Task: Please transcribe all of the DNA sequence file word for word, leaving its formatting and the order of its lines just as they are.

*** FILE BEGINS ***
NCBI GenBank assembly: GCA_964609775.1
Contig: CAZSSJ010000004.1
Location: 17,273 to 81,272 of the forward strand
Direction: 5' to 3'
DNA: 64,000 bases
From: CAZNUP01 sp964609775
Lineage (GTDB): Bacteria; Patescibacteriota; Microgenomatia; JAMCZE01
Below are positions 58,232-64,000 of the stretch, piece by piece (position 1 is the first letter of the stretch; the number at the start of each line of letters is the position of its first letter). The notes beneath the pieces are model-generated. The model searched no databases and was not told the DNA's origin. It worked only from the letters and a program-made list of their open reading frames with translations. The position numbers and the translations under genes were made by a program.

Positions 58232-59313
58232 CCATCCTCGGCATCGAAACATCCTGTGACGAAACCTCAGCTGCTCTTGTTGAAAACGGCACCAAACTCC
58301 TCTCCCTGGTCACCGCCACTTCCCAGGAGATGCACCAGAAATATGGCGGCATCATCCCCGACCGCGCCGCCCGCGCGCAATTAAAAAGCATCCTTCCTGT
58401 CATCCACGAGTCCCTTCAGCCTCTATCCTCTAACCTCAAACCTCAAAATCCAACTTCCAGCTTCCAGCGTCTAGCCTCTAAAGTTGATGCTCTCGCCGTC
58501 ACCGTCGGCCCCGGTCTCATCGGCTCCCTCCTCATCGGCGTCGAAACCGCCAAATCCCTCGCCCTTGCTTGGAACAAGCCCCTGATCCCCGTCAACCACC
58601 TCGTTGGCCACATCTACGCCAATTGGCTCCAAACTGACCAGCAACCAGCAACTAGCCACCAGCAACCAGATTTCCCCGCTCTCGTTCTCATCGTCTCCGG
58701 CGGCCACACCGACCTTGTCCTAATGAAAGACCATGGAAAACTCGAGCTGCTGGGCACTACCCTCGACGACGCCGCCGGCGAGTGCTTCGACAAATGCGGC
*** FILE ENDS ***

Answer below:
NCBI GenBank assembly: GCA_964609775.1
Contig: CAZSSJ010000004.1
Location: 17,273 to 81,272 of the forward strand
Direction: 5' to 3'
DNA: 64,000 bases
From: CAZNUP01 sp964609775
Lineage (GTDB): Bacteria; Patescibacteriota; Microgenomatia; JAMCZE01
Below are positions 58,232-64,000 of the stretch, piece by piece (position 1 is the first letter of the stretch; the number at the start of each line of letters is the position of its first letter). The notes beneath the pieces are model-generated. The model searched no databases and was not told the DNA's origin. It worked only from the letters and a program-made list of their open reading frames with translations. The position numbers and the translations under genes were made by a program.

Positions 58232-59313
58232 CCATCCTCGGCATCGAAACATCCTGTGACGAAACCTCAGCTGCTCTTGTTGAAAACGGCACCAAACTCC
58301 TCTCCCTGGTCACCGCCACTTCCCAGGAGATGCACCAGAAATATGGCGGCATCATCCCCGACCGCGCCGCCCGCGCGCAATTAAAAAGCATCCTTCCTGT
58401 CATCCACGAGTCCCTTCAGCCTCTATCCTCTAACCTCAAACCTCAAAATCCAACTTCCAGCTTCCAGCGTCTAGCCTCTAAAGTTGATGCTCTCGCCGTC
58501 ACCGTCGGCCCCGGTCTCATCGGCTCCCTCCTCATCGGCGTCGAAACCGCCAAATCCCTCGCCCTTGCTTGGAACAAGCCCCTGATCCCCGTCAACCACC
58601 TCGTTGGCCACATCTACGCCAATTGGCTCCAAACTGACCAGCAACCAGCAACTAGCCACCAGCAACCAGATTTCCCCGCTCTCGTTCTCATCGTCTCCGG
58701 CGGCCACACCGACCTTGTCCTAATGAAAGACCATGGAAAACTCGAGCTGCTGGGCACTACCCTCGACGACGCCGCCGGCGAGTGCTTCGACAAATGCGGC